Note: This post was originally shared on my “widowhood” blog, “Frances 3.0: Still in Beta”.
One of the hard parts about grief is not knowing when it’s going to hit. I can be going about my day quite happily one moment and the next moment I have tears streaming down my face. I never know what’s going to trigger those tears and I am often surprised by what does or doesn’t cause me to become upset. Today was one of those surprising moments of upset.
In the early days after Paul died my 25-mile commute to and from work was filled with tears because it was a time of quiet reflection when my mind just couldn’t stop thinking about how much I miss Paul. Now, my drive time has slowly started to become what it was in the past: a time to process the day’s events or to think about upcoming plans. I can make it from home to my office without a single tear shed most days.
Before Paul died, we would drive in together once a week so that Paul could take advantage of some of the paved trails around campus as he trained for his marathon. On those days, Paul would drop me off in the morning and pick me up in the evening in a parking lot across the way from the garage where I normally park. In the morning we’d both get out of the car and he would give me a hug and a kiss before driving off. In the evening he would be standing next to the car waiting for me; waving excitedly the moment he saw me. Then we’d give each other a hug and kiss before getting in the car to drive home.
I forgot about those moments until today when I had to stop off at another building on campus my way to my office. I didn’t think about the fact that it was the parking lot where Paul and I kissed so many times until I was returning to my car and there was a couple standing by their car. They shared a kiss and a few words before he got into the car and drove away and she started to walk into the building. And I started to feel a wall of tears building. By the time I made it to my car the dam had broken and there was nothing I could do but cry as I realised that I will never get to share another kiss with Paul again.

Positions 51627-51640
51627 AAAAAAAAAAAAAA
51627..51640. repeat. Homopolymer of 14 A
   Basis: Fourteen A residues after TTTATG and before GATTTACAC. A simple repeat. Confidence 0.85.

I’ve seen couples kissing and holding hands many times since Paul died and it never bothered me until that moment. I suppose that’s because just a few months ago it would have been us standing there kissing and I find myself wishing I could just have one more kiss in a parking lot somewhere.
It’s moments like this that I find the most difficult because I didn’t anticipating it. Most of the time I can plan ahead for the things that may upset me, and because I’ve planned and come up with ways to cope with the emotions beforehand I do “mostly” OK in upsetting situations. It’s when I least expect to be upset that I find it hardest to cope, taking what began as a “good enough” day and turning it into a day where I struggle to keep my composure. Because we all know that once a dam has broken a bandage won’t stop the wall of water, and after that initial flood there will be a constant stream of water for quite some time.
The bad side: My Friday has all but been ruined. The good side: I rarely have the same breakdown moment twice, so the next time I see a couple kissing in a parking lot it will be more likely to bring a smile to my face as I recall our own kisses rather than make me cry. And I really do like to smile at the happy memories…